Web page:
Claudemir Bonfim Claudemir Bonfim is offline
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Quote:
Originally Posted by Richard Bingham

I'm glad you haven't been "egged" ! (Maybe vandals in Brazil have better sense?)
Well, it is not common to have your car attacked by vandals here, in fact, it is very rare, but when it happens during some sort of manifestation, things go really bad.

Well Jennifer, I think Richard will answer your question soon, but meanwhile I'd like to tell you that mediums are something very personal. It depends on your way of working. Some mediums accelerate the drying of paints, others slow down. You should watch Daniel Greene's video "Erin", in this video he addresses this subject in detail.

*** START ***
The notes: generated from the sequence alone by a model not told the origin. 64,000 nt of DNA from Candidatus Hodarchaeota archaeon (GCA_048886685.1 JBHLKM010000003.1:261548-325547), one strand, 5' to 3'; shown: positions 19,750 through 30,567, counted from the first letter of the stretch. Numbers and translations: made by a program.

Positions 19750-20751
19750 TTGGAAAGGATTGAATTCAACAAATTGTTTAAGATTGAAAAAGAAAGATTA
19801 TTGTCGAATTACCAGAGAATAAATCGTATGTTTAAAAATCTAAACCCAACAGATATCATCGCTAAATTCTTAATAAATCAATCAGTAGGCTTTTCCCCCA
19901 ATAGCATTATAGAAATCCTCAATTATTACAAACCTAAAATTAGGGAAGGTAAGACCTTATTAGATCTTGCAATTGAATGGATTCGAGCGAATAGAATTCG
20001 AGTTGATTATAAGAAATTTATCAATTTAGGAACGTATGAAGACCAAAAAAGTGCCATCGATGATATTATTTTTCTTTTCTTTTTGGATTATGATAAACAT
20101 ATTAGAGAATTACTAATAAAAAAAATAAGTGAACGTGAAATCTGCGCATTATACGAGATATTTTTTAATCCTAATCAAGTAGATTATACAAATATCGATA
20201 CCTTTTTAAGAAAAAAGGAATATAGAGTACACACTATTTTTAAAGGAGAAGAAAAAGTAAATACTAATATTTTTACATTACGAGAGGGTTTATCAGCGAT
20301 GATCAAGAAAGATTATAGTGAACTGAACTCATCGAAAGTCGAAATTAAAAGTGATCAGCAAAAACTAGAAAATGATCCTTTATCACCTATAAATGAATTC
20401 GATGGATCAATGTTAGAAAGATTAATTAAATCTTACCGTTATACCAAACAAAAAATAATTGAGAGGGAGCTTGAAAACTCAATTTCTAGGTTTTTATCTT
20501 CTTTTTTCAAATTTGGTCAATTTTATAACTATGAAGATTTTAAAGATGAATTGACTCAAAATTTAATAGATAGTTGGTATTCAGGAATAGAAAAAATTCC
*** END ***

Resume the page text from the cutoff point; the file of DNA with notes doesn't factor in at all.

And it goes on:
If you don't have access to the video, we can discuss it here on in another thread.

You mentioned Walnut oil, that's wondeful but adds a lot to the drying time. In my Country people don't have the culture of patience to sit for long sessions, so I use my mix of 1 part of stand oil e 4 parts of odorless mineral spirits, this medium accelerates the drying time. I also use Titanium white of flake white, which get dry a lot faster than zinc white.

You will have to find your own recipe to your medium, but I also avoid the ones with bad reputation.
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Old 11-29-2008, 02:44 PM   #30
Richard Bingham Richard Bingham is offline